This was the first in a series of actions held last Thursday in concert with workers across the country fighting for a minimum wage increase. The “Fight for 15” campaign, named after the goal of attaining a $15 minimum wage, is backed by the Service Employees International Union (SEIU), community-based organizations like Atlanta Jobs With Justice, and many individual workers.

For several workers, this was not the first action they attended for wage increases.

“This is my third one,” said Armondo, a local Burger King employee. “My manager and I got into it a little bit because I’m supposed to be at work. But this is important, so I’m here.”

Keyona, who also works at Burger King, has been involved in other actions too.  “This is like my fourth time. It’s all right—trying to get more money for us to live [comfortably],” she told me.

According to Armondo, the group of about 40 workers and organizers meets three times a month to plan actions like these. They are mostly fast food workers from a number of different establishments, including Taco Bell, Zaxby’s and Domino’s.

Thursday’s actions, however, included a number of home care workers as well.  Marie has been a home care worker for 26 years and is also a fast food worker.  She lives and works in a group home Friday through Sunday; works as a delivery driver for Domino’s pizza Monday through Thursday evenings; and watches children in her home Monday through Friday during the day.

Even with three jobs, Marie still has trouble making ends meet. “The rent was due on the first. It’s the third. I haven’t got it,” she said. “The car insurance is $200. I haven’t got it. The gas bill is $143. I haven’t got it.”

With low wages and few hours, the workers often need assistance to support themselves and their families. “I make just enough to pay rent,” Armondo said.  “I have to ask for help from my family for other things.”

Some, like Yolanda, also a Burger King employee, qualify for some government assistance, but still need to ask family for help. “I don’t work enough hours for childcare [assistance], but I qualify for food stamps. If it wasn’t for my mother, I wouldn’t even be able to work because I wouldn’t have anybody to watch my child.”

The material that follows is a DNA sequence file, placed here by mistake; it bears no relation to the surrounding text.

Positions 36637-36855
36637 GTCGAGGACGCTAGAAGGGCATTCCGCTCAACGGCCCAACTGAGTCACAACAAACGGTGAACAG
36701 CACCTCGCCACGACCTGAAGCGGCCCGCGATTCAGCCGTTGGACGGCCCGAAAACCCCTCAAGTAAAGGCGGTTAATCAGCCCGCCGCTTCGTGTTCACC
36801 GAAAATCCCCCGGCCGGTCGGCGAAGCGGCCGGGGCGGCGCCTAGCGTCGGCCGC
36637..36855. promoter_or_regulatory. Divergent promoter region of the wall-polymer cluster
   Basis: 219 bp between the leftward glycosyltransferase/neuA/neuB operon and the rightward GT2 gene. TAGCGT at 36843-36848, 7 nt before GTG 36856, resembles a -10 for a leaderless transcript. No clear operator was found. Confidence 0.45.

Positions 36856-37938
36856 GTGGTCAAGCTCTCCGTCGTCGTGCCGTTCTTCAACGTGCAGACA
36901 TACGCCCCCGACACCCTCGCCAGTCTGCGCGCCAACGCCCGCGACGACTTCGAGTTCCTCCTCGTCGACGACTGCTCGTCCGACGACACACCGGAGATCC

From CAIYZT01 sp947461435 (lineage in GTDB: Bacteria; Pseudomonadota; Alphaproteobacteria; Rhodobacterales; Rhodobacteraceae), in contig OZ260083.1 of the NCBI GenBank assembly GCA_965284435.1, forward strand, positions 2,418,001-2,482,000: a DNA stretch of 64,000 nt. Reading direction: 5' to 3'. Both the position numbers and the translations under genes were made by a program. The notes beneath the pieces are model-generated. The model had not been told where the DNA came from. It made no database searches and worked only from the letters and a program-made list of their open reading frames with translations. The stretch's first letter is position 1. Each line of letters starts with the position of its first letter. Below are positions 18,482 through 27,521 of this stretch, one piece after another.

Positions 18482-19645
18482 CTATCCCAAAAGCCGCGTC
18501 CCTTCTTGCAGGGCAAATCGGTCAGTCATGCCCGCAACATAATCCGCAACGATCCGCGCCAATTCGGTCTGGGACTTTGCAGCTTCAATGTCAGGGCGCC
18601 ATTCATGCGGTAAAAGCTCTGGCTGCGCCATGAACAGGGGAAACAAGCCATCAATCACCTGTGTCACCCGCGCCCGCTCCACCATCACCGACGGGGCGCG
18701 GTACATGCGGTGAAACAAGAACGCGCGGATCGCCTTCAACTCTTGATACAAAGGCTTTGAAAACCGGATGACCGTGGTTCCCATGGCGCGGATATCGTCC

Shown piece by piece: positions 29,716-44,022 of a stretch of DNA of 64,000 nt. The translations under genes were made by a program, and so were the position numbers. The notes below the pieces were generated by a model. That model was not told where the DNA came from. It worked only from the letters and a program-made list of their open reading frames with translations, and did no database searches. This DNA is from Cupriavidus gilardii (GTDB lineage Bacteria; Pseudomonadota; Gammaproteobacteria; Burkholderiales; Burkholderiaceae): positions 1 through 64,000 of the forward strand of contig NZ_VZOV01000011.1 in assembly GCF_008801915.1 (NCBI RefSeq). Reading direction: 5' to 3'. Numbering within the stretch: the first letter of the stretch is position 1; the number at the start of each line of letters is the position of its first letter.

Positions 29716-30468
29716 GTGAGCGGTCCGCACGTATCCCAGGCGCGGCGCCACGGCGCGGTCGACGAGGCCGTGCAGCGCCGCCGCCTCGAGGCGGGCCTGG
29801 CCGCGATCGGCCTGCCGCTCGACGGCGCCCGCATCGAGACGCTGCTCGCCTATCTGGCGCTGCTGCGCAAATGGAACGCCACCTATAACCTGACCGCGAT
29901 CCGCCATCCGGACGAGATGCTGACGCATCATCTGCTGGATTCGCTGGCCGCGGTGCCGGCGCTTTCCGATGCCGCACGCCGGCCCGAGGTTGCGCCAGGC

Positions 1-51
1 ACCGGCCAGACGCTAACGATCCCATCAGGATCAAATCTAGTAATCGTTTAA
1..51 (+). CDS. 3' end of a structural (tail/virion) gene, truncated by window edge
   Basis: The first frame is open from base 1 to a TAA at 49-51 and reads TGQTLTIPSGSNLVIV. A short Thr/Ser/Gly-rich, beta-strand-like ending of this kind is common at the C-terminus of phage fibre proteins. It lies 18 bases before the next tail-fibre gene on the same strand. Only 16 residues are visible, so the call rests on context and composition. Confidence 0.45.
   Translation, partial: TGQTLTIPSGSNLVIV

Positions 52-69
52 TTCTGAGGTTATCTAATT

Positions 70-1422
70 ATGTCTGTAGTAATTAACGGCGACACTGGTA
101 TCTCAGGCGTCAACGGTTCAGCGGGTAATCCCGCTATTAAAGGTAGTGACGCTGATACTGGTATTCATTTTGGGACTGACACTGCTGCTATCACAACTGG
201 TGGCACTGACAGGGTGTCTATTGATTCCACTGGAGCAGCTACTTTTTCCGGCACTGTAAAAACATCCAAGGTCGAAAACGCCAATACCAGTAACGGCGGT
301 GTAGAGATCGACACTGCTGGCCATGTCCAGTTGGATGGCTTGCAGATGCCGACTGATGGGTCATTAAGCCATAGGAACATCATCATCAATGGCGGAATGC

Keyona echoed similar challenges; “I get food stamps, but you can’t pay bills with food stamps.”

When people are unable to pay their bills, it doesn’t just affect them. “When you have to ask your 23-year-old daughter to help you pay your cell phone bill, that is humiliating,” Marie said.

Bringing in home care workers like Marie is part of a broader effort to make the Fight for 15 movement more inclusive and far-reaching. Rather than pushing for higher pay and better working conditions for a specific group, SEIU and its partners are fighting for changes to the minimum wage at the municipal, state and national level that would impact all workers. The Center for Community Change—where I am a Writing Fellow—is one of the organizations that is actively supporting Fight for 15 efforts nationwide.

So far, the campaign’s efforts appear to be paying off. Since the Fight for 15 started about two years ago, 13 states as well as 10 city and county governments have raised their minimum wages.  Seattle raised its wage to a groundbreaking $15 an hour, and San Francisco residents will vote in November on whether their city will do the same. We certainly have not seen the end of the fast food worker strikes.  The only question that remains is how many more states and municipalities will join the growing ranks of those that are doing the right thing and raising the minimum wage?

For Marie, taking part in the actions is important.  “When I do this, I know it doesn’t stop with me,” she said. “We’re not just speaking up for ourselves; we’re speaking up for all the workers out there like us.”




Kentucky Shows What Can Happen When a Poor, Conservative State Expands Medicaid

In a state best known for horses, bourbon, and poverty, a quiet transformation is taking place. Kentucky ranks in the bottom five for almost every health statistic imaginable. It’s also been among the most vigorous of state actors in implementing the Affordable Care Act. That combination makes it an interesting case – what happens when a poor, unhealthy state does its best to take advantage of the ACA?

The short answer is that over a half million people – in a state of only 4.4 million – sign up for healthcare. About 75 percent of those who signed up didn’t previously have health insurance, so the uninsured population has dropped by 42 percent and the uninsured rate has gone from more than 20 percent to less than 12 percent.